Size: 8.5 inches
General Description: Formerly known as a Rufous-sided Towhee, this common bird can most often be found under the bushes, on the open forest floor, and among the shrubbery near lawns. With its distinctive black head and upper body, red eyes, rusty-orange sides, black tail showing white at the corners in flight, white belly, and white spots and bars on the wings, the male is hardly inconspicuous. The females are similar, but appear more brown than black, and their colors are not as bright, and juvenile birds are heavily streaked and lack the colors of the adults.
Habitat: Towhees prefer brushy clearings with some sunny patches, forested lowlands, shrubby thickets of salal, willow, myrtle, and blackberries, and residential garden edges.
Behavior: These birds are almost exclusively ground birds, easily located by their loud scratching in the leaves under the bushes. They are rarely seen feeding in trees but they will often show up at the seed and suet feeders in our yards, and can be very aggressive defending their spot on the feeder. They are also quite vocal, and have several calls and sounds; one is a sort of questioning single note that rises, as though to say, “Ehhhhh?” The other is more of a rattle, repeated over and over.
Diet: Spotted Towhees are seed, insect, and worm eaters (more correctly called terrestrial invertebrates), and will also eat acorns and berries. As mentioned earlier, they are also quite fond of suet, especially if its the kind with berries in it. Nestlings are fed insects and some fruit.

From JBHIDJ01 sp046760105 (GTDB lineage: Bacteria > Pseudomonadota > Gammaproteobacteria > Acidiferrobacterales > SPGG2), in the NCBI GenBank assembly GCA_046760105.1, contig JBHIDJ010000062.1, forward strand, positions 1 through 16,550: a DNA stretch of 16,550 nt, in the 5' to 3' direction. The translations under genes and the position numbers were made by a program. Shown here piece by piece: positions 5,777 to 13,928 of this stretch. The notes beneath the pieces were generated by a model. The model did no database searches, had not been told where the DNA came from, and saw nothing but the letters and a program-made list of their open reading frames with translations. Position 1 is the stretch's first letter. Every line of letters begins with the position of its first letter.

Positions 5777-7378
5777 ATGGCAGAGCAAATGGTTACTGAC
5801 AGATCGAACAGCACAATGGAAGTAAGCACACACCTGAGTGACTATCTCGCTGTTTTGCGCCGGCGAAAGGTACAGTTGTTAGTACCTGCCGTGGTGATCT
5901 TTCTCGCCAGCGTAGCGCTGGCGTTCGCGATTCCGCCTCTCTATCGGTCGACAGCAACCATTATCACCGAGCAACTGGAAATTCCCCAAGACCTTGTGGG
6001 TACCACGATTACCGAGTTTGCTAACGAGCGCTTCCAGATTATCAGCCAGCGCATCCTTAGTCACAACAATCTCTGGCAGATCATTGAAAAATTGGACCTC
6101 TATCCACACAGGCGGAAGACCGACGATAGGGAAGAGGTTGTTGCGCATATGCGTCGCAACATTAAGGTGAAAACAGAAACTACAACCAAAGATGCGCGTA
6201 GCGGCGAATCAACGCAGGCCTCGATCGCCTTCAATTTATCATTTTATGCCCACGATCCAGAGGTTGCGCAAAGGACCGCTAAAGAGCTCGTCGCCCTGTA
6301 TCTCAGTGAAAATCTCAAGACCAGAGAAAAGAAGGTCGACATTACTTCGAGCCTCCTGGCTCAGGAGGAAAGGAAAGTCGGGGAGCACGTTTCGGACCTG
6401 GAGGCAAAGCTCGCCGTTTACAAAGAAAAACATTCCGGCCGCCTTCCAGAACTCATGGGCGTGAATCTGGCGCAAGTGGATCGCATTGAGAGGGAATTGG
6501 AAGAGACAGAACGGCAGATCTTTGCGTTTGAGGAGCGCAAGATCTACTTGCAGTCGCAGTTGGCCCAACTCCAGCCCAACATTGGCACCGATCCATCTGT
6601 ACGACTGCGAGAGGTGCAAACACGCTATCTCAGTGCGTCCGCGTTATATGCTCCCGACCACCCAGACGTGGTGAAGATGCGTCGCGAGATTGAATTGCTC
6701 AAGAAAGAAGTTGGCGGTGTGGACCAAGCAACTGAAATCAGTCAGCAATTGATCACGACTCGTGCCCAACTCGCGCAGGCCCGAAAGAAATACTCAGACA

Nesting: Male Spotted Towhees display from high perches, singing to defend their territories as early as February, flashing their wings open and shut to display their white spots, but the female picks the nest site. In April, she finds a scrape on the ground or a low fork in the bushes and builds the cup-shaped nest of leaves, grass, bark, twigs, and rootlets, and lines it with fine grass, evergreen needles, and hair. She lays three to five eggs and incubates them for 12 to 14 days. Both parents feed the young, which leave the nest in about 10 to 12 days, but they do not fly for another six days. The young stay in the parents territory for another 30 days, and the parents generally have just the one brood each year.
Migration: Western Washington birds are year-round residents, while east side birds either come over to the western side or head to the southwestern U.S.
Conservation Status: Due to the clear-cutting of forests and increase in suburban housing developments with the subsequent landscaping, Spotted Towhees have experienced a significant increase since 1966.
When and Where to Find in Grays Harbor: They can be found in almost any shrubby area around the harbor, particularly near streams and rivers. Listen for their double-footed scratching near any patch of salal, or blackberry or willow thicket, and watch for that flash of orange, black, and white.
Dianna Moore | Grays Harbor Audubon